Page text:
Deaths of Despair in Pennsylvania and Beyond: A Demographer’s Take on Drug, Alcohol and Suicide Mortality in Small City and Rural America

Americans are killing themselves at an alarming rate. Since 1999, nearly 2 million people living in the U.S. died from causes related to drugs, alcohol, and suicide. Nationwide, the mortality rate from drug poisoning, alcohol poisoning, and suicide has increased by 55 percent since 1999. Most of this increase was driven by a surge in prescription opioid and heroin overdoses, but overdoses from other drugs, suicides by means other than drugs (especially guns), and alcohol-induced deaths also increased over this period. Particularly striking is that mortality from drugs, alcohol, and suicide has increased during a period of declining mortality for other major causes of death, including diabetes, heart disease, most cancers, and motor vehicle accidents. The highest rates are among young and middle-aged non-Hispanic white males, especially those living in nonmetropolitan areas, but rates are rising fastest among white females. This webinar will describe trends in drug, alcohol, and suicide mortality in the U.S., explore some of the potential explanations for why rates have increased over the past 2 decades and why these deaths are more prevalent in certain geographic areas, and discuss what it will take to counter these trends. The webinar will also explore the role that community-level illness and despair played in the 2016 U.S. Presidential Election.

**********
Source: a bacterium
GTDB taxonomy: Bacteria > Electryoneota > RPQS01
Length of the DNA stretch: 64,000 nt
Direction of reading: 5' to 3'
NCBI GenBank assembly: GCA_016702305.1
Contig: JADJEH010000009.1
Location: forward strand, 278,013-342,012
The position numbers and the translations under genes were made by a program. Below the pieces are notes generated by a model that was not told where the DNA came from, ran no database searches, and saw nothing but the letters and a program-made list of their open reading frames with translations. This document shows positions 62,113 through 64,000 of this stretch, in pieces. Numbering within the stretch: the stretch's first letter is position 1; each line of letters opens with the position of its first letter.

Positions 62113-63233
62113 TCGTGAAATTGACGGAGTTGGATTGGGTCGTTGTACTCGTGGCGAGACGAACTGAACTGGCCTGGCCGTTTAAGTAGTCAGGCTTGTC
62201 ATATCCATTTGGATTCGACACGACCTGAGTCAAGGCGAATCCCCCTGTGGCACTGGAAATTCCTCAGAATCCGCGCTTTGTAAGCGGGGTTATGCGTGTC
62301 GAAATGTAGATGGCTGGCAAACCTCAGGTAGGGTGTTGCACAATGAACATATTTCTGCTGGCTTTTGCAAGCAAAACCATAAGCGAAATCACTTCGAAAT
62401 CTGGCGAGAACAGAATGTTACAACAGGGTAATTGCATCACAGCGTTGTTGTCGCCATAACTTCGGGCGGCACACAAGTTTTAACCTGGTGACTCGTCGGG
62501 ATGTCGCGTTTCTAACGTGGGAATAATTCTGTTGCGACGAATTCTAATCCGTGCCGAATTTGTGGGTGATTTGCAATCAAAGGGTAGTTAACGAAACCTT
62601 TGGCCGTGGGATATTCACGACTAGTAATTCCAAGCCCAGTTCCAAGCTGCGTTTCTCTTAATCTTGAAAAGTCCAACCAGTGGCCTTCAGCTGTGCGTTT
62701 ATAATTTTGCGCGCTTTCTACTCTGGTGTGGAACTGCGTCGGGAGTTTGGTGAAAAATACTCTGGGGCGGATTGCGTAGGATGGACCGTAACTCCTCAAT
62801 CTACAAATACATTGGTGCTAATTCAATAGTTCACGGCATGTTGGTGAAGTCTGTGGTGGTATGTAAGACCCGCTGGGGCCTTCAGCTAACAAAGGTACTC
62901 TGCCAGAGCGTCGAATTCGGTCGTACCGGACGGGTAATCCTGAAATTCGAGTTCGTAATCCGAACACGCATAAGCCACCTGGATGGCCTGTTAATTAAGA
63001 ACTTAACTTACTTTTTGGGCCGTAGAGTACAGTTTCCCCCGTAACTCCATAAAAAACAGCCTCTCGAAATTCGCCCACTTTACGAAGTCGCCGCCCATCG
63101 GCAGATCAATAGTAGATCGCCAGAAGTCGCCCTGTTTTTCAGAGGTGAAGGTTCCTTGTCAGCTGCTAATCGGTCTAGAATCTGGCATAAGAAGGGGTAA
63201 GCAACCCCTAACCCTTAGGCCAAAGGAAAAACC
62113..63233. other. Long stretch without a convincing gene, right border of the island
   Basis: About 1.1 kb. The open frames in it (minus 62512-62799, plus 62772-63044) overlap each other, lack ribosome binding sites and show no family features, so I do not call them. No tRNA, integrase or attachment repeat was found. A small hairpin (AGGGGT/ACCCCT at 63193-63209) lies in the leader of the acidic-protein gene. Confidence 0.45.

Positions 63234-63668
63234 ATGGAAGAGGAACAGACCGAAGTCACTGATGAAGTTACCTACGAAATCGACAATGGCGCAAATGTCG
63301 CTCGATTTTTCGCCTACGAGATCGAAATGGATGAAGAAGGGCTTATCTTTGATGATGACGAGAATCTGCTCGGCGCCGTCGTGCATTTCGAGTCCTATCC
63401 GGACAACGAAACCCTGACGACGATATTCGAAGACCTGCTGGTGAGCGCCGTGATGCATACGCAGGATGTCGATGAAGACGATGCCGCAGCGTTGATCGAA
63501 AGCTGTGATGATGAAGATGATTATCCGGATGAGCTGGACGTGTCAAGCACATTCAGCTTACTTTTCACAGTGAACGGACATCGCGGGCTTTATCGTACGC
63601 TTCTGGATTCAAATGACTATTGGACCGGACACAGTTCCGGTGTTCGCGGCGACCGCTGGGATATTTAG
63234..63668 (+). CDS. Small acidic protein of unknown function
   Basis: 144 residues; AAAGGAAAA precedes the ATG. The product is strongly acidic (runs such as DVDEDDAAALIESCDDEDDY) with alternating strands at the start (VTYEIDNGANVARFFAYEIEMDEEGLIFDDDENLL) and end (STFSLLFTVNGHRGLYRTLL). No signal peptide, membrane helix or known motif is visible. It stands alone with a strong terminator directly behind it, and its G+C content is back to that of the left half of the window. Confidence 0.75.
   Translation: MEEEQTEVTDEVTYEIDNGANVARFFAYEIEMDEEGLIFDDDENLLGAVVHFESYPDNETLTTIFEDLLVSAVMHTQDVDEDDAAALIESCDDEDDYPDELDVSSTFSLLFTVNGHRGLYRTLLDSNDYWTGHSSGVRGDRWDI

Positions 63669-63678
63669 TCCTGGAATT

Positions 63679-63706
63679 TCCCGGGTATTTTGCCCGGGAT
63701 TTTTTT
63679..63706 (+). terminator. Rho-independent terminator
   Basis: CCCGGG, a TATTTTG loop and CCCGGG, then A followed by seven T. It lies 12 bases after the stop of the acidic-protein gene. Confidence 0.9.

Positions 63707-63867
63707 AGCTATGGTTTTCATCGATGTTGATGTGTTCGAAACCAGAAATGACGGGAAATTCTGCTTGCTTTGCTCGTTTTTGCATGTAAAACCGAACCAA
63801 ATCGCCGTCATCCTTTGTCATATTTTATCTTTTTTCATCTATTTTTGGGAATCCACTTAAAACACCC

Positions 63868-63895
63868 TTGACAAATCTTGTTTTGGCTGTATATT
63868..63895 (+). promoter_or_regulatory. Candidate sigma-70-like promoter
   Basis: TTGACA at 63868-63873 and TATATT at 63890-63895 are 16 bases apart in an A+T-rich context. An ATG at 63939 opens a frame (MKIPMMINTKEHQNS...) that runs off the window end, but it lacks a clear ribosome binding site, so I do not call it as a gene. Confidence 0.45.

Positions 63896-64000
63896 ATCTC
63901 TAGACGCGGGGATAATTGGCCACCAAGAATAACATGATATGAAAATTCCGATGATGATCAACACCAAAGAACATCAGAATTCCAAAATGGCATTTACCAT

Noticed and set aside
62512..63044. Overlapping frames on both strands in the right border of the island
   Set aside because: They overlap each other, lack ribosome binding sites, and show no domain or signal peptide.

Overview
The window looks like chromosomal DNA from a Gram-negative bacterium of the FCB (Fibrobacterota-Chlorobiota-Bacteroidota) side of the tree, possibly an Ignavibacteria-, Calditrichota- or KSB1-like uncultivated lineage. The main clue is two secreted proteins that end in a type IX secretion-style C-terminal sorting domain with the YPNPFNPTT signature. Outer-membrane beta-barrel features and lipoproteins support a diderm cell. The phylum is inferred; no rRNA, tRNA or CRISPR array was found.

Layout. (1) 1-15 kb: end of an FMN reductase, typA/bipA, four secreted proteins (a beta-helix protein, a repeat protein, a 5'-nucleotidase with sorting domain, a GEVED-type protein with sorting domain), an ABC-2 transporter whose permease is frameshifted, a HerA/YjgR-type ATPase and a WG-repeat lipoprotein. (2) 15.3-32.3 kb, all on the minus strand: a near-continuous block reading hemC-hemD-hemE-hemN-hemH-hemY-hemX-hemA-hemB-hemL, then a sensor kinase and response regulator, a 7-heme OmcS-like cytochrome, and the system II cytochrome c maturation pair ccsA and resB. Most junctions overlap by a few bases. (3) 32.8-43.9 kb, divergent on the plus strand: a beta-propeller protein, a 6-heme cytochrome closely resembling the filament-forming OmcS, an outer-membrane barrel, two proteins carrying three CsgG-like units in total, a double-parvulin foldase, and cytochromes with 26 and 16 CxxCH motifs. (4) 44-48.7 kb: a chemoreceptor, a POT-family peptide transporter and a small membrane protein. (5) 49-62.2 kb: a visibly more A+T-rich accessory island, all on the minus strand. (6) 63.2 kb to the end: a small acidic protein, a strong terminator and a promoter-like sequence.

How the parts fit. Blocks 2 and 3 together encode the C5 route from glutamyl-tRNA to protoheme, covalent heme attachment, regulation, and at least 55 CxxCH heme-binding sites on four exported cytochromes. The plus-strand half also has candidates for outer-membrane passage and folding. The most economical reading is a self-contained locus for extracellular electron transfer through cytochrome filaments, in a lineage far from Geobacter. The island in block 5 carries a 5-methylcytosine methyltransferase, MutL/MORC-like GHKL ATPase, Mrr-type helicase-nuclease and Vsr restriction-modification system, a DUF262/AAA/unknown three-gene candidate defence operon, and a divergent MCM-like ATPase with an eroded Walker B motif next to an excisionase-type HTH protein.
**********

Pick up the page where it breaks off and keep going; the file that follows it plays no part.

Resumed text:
Presented by: Shannon Monnat, an Assistant Professor of Rural Sociology, Demography, and Sociology and a Research Associate in the Population Research Institute at Penn State. She is also a Fellow at the Carsey School of Public Policy at the University of New Hampshire. Her research explores how economic, social, institutional, and policy factors are related to health and health disparities in the U.S.

There is no registration and no fee for attending this webinar.

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The webinar will be recorded and archived at

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